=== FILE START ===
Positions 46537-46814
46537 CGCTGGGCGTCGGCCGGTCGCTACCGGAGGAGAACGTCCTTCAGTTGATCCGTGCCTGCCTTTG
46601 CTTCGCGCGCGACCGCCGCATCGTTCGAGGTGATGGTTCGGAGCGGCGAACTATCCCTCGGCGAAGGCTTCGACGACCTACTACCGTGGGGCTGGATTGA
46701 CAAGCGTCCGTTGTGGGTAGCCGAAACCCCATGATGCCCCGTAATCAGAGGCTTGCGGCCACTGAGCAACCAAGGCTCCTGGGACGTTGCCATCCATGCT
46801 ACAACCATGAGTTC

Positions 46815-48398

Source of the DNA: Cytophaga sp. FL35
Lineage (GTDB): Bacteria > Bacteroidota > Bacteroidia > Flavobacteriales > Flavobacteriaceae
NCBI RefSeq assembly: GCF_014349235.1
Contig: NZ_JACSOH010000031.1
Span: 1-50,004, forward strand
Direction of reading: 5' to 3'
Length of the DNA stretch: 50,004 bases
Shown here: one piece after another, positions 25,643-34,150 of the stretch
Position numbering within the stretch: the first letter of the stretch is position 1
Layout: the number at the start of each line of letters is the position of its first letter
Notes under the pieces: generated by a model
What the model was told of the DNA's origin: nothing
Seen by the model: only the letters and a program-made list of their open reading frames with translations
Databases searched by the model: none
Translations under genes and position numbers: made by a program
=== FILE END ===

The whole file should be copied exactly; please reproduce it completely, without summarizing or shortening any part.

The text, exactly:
Positions 46537-46814
46537 CGCTGGGCGTCGGCCGGTCGCTACCGGAGGAGAACGTCCTTCAGTTGATCCGTGCCTGCCTTTG
46601 CTTCGCGCGCGACCGCCGCATCGTTCGAGGTGATGGTTCGGAGCGGCGAACTATCCCTCGGCGAAGGCTTCGACGACCTACTACCGTGGGGCTGGATTGA
46701 CAAGCGTCCGTTGTGGGTAGCCGAAACCCCATGATGCCCCGTAATCAGAGGCTTGCGGCCACTGAGCAACCAAGGCTCCTGGGACGTTGCCATCCATGCT
46801 ACAACCATGAGTTC

Positions 46815-48398

Source of the DNA: Cytophaga sp. FL35
Lineage (GTDB): Bacteria > Bacteroidota > Bacteroidia > Flavobacteriales > Flavobacteriaceae
NCBI RefSeq assembly: GCF_014349235.1
Contig: NZ_JACSOH010000031.1
Span: 1-50,004, forward strand
Direction of reading: 5' to 3'
Length of the DNA stretch: 50,004 bases
Shown here: one piece after another, positions 25,643-34,150 of the stretch
Position numbering within the stretch: the first letter of the stretch is position 1
Layout: the number at the start of each line of letters is the position of its first letter
Notes under the pieces: generated by a model
What the model was told of the DNA's origin: nothing
Seen by the model: only the letters and a program-made list of their open reading frames with translations
Databases searched by the model: none
Translations under genes and position numbers: made by a program